Why was Li Wenliang not listened to, instead of being punished for telling the truth, a truth wrongly described as an ‘untrue statement’? Some human beings seem unwilling to admit the power of infections diseases, naively believing, perhaps, that they are always the problem of others, never our own problem. Other human beings want to know everything they can about infectious diseases, so that we can avoid being infected or infecting others.

Knowledge, as we know, is power, but the suppression of knowledge is also power, a power that needs to be resisted. We cannot return to 30 December 2019. We can imagine what might have happened if Li Wenliang’s message was acted on rather than suppressed, but history is what happened, rather than what might have happened. Four months from now the figure of 197,351 deaths will be a historical figure. Will we be appalled at how many more deaths there have been, or relieved that there have not been as many deaths as we feared? If every contagious person and their contacts were effectively quarantined for long enough, might it not be possible to eliminate the virus?[9] (A person who has recovered from Covid-19 will no longer be infectious.)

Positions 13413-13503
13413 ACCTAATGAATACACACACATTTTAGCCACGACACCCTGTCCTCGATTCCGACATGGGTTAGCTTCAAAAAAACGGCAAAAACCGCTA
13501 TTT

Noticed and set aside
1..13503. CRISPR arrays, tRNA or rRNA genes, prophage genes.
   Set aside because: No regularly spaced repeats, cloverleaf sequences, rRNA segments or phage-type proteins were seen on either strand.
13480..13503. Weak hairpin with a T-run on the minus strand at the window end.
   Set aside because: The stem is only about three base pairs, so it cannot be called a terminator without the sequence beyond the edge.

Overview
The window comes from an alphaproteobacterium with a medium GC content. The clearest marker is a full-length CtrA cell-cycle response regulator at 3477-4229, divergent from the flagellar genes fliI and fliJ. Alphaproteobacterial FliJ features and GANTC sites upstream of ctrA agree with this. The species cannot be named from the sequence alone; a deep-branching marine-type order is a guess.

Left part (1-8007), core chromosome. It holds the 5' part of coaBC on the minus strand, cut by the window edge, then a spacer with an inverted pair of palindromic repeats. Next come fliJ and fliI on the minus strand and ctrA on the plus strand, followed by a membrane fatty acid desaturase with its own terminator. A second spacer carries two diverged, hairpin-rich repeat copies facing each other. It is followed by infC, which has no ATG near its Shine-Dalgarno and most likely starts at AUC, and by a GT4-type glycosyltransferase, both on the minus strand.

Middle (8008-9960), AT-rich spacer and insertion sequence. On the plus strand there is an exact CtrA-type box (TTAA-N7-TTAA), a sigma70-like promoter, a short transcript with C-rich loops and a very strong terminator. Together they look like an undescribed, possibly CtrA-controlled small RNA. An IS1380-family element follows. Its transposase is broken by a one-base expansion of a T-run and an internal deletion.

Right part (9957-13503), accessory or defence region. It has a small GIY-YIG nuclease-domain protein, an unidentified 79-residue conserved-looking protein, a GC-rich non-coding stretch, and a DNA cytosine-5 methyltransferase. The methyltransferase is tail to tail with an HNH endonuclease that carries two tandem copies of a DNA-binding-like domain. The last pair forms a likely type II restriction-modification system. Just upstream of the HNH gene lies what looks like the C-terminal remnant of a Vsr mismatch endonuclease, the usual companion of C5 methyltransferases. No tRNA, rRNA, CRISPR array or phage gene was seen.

The efficacy of our actions will depend on how good we are at listening to people like Li Wenliang and Bruce Burnett, on how well we communicate with each other, and how effectively we act on the knowledge we arrive at and share with each other. Listening, thinking and acting cannot bring back those we have lost. But it is never too late to do our best to protect ourselves and others. This is, perhaps, what the living owe the dead: a willingness to learn from what they have told us, from their true statements, the messages they have shared with us, a willingness to learn from their living, and from their dying. Dear Wenliang, dear Bruce, I am still listening to you.